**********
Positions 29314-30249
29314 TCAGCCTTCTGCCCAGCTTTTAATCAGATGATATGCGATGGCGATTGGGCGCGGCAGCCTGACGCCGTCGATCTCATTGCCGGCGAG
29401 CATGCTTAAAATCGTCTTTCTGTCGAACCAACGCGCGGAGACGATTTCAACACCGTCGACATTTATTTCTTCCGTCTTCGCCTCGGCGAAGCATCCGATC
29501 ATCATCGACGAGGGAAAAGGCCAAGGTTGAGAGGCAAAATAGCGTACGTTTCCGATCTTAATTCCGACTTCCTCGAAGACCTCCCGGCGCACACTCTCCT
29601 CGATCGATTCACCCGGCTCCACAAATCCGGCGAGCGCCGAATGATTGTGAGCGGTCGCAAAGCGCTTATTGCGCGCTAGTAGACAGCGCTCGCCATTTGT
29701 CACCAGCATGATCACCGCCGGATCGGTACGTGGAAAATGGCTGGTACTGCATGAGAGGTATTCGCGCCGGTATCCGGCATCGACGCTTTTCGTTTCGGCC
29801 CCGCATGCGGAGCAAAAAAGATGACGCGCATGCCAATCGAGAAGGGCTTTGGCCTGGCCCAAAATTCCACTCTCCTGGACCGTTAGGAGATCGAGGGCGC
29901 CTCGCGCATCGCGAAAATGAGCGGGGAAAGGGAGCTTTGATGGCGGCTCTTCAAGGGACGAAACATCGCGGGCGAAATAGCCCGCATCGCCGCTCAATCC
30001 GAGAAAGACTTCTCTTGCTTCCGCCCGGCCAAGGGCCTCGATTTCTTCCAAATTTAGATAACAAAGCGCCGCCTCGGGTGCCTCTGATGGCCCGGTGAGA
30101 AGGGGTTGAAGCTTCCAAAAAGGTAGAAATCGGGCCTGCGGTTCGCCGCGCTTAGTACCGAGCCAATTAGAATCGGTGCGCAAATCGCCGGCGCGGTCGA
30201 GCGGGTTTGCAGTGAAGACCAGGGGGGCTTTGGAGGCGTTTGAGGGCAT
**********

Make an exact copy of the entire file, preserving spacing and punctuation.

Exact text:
Positions 29314-30249
29314 TCAGCCTTCTGCCCAGCTTTTAATCAGATGATATGCGATGGCGATTGGGCGCGGCAGCCTGACGCCGTCGATCTCATTGCCGGCGAG
29401 CATGCTTAAAATCGTCTTTCTGTCGAACCAACGCGCGGAGACGATTTCAACACCGTCGACATTTATTTCTTCCGTCTTCGCCTCGGCGAAGCATCCGATC
29501 ATCATCGACGAGGGAAAAGGCCAAGGTTGAGAGGCAAAATAGCGTACGTTTCCGATCTTAATTCCGACTTCCTCGAAGACCTCCCGGCGCACACTCTCCT
29601 CGATCGATTCACCCGGCTCCACAAATCCGGCGAGCGCCGAATGATTGTGAGCGGTCGCAAAGCGCTTATTGCGCGCTAGTAGACAGCGCTCGCCATTTGT
29701 CACCAGCATGATCACCGCCGGATCGGTACGTGGAAAATGGCTGGTACTGCATGAGAGGTATTCGCGCCGGTATCCGGCATCGACGCTTTTCGTTTCGGCC
29801 CCGCATGCGGAGCAAAAAAGATGACGCGCATGCCAATCGAGAAGGGCTTTGGCCTGGCCCAAAATTCCACTCTCCTGGACCGTTAGGAGATCGAGGGCGC
29901 CTCGCGCATCGCGAAAATGAGCGGGGAAAGGGAGCTTTGATGGCGGCTCTTCAAGGGACGAAACATCGCGGGCGAAATAGCCCGCATCGCCGCTCAATCC
30001 GAGAAAGACTTCTCTTGCTTCCGCCCGGCCAAGGGCCTCGATTTCTTCCAAATTTAGATAACAAAGCGCCGCCTCGGGTGCCTCTGATGGCCCGGTGAGA
30101 AGGGGTTGAAGCTTCCAAAAAGGTAGAAATCGGGCCTGCGGTTCGCCGCGCTTAGTACCGAGCCAATTAGAATCGGTGCGCAAATCGCCGGCGCGGTCGA
30201 GCGGGTTTGCAGTGAAGACCAGGGGGGCTTTGGAGGCGTTTGAGGGCAT